Make your own gorgeous centerpiece
I’ve always been attracted to mossy things. I think it’s because it makes everything look old and romantic.
I didn’t realize just how easy it is to grow until I moved to my current place. It’s in the mountains, with lots of trees, which sounds about right, but it’s not in a rain forest by any means.
Moss just grows naturally on the silty soil, which surprised me. I thought it needed more organic matter, like leaf mould.
For this project, using my painted plastic pots, I wanted to make something like a topiary that would just get better and better.
The soil I used is about half and half my native silty soil, and peat moss for water retention.
I didn’t want it to be too heavy and waterlogged, as moss generally prefers good drainage. If it’s too dry for it, it will go dormant for a while, and replenish when the weather changes to more showery.
In the bottom of each pot I put a closed yogurt container to take up some of the room. Moss doesn’t need a deep soil, except for moisture, so this won’t affect it.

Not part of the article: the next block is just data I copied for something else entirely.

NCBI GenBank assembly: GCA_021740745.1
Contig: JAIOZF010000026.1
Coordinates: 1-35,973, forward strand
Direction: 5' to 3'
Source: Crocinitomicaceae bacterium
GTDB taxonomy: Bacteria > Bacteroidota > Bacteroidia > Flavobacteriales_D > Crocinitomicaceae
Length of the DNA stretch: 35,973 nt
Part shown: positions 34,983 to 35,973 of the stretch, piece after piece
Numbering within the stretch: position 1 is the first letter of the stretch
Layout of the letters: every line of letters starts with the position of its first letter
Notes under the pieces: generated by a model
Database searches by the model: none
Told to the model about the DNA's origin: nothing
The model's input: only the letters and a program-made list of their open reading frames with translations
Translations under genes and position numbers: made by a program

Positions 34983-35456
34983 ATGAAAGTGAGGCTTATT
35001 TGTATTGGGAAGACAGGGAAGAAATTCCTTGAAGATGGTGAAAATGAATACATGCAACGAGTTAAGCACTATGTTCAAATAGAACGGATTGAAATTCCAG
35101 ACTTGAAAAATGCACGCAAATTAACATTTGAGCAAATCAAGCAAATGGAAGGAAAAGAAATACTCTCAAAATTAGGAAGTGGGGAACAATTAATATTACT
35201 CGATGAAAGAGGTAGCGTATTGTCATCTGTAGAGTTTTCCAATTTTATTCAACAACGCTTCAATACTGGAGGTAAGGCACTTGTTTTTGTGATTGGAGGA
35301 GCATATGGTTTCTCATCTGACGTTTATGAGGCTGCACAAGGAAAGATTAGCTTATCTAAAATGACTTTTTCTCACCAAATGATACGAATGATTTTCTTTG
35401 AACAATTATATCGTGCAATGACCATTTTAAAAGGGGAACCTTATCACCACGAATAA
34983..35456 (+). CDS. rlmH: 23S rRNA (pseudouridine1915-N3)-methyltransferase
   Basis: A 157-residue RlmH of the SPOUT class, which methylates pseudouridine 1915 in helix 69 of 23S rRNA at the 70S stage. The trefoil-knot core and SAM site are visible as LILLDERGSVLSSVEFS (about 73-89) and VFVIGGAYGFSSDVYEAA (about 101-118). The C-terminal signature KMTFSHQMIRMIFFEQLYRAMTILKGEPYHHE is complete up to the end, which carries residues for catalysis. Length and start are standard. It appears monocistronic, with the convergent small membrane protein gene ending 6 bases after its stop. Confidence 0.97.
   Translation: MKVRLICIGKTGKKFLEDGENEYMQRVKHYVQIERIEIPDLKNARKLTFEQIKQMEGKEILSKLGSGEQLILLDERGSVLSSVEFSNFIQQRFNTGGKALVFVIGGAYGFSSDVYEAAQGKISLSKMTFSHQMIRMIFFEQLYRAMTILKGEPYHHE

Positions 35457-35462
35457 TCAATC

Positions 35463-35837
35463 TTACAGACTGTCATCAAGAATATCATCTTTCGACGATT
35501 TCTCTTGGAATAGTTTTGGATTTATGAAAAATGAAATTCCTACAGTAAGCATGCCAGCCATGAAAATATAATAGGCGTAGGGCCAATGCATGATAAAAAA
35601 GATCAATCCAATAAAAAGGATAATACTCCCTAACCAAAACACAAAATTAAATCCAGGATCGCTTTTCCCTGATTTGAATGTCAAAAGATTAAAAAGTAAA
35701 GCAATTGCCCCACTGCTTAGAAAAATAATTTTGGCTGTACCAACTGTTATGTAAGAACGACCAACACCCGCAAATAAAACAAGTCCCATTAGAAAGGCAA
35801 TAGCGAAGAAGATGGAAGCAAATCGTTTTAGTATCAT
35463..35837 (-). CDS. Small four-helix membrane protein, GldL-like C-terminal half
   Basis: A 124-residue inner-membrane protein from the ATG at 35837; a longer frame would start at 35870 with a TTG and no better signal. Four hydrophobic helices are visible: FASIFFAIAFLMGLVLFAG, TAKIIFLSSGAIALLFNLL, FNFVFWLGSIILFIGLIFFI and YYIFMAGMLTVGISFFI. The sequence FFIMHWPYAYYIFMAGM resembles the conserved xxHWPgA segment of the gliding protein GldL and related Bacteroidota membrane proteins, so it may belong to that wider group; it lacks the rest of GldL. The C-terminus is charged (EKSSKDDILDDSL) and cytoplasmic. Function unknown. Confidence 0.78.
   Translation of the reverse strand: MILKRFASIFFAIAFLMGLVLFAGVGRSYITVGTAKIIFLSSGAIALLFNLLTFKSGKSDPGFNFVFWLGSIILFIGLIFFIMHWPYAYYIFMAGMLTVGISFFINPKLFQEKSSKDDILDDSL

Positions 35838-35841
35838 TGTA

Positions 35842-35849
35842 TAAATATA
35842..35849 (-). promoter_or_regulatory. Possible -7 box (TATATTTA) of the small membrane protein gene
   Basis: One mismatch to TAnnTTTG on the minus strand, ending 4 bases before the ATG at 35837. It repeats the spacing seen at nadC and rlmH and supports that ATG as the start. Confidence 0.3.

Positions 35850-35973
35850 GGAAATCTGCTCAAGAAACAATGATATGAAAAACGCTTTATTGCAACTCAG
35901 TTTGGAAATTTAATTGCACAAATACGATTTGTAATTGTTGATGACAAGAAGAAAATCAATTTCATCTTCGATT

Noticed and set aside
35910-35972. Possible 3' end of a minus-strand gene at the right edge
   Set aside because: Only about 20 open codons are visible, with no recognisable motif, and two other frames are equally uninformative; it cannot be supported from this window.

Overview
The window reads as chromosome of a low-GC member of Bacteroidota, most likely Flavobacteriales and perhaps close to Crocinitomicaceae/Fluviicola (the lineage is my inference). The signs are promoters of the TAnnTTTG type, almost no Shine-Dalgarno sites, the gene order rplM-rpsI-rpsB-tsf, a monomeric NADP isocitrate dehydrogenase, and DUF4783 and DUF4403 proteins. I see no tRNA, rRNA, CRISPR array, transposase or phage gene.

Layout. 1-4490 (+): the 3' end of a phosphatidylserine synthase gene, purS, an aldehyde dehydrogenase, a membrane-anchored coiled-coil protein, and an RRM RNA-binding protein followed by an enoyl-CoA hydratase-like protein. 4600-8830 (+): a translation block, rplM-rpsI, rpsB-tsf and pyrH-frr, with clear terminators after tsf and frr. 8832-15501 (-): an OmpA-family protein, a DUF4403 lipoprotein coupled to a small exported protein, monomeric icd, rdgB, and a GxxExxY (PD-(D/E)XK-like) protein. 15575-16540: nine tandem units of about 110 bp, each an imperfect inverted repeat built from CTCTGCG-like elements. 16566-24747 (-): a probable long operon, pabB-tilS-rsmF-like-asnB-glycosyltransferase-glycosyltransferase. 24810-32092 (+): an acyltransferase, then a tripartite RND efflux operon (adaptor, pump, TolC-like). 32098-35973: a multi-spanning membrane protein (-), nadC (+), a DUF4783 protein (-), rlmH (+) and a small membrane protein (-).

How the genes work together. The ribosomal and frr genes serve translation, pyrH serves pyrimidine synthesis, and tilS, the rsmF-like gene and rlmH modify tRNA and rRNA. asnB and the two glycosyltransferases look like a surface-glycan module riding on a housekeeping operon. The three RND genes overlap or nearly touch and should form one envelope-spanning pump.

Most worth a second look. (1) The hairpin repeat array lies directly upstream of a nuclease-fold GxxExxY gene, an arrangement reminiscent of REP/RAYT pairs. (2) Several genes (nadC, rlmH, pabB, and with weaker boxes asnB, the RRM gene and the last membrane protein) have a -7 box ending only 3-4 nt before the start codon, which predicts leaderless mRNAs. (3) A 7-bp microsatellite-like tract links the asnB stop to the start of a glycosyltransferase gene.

I filled the rest of the pot with the mixed soil, slightly moistened but not wet.
Then I placed established pieces of moss scraped from shady spots around the garden and gently pressed it onto the soil to make contact.
Expecting a shower or two (it is almost April, after all) I didn’t bother watering it.
Moss is an odd creature; it doesn’t fill in if there aren’t enough pieces to cover.
This picture of a planter I did two years ago illustrates that perfectly – each little square of moss was a cell of soil that grew moss accidentally, but when it’s planted it stays in the square and never grows out of that shape.
Now to put the planters in a shady spot and wait for it to get established. This can take a year or more.
Care for my moss gardens consists of pulling out the occasional weed (the soil wasn’t pasteurized, after all) and a sprinkle of water if it looks really dry.
Other than that, Mother Nature does a better job than I can!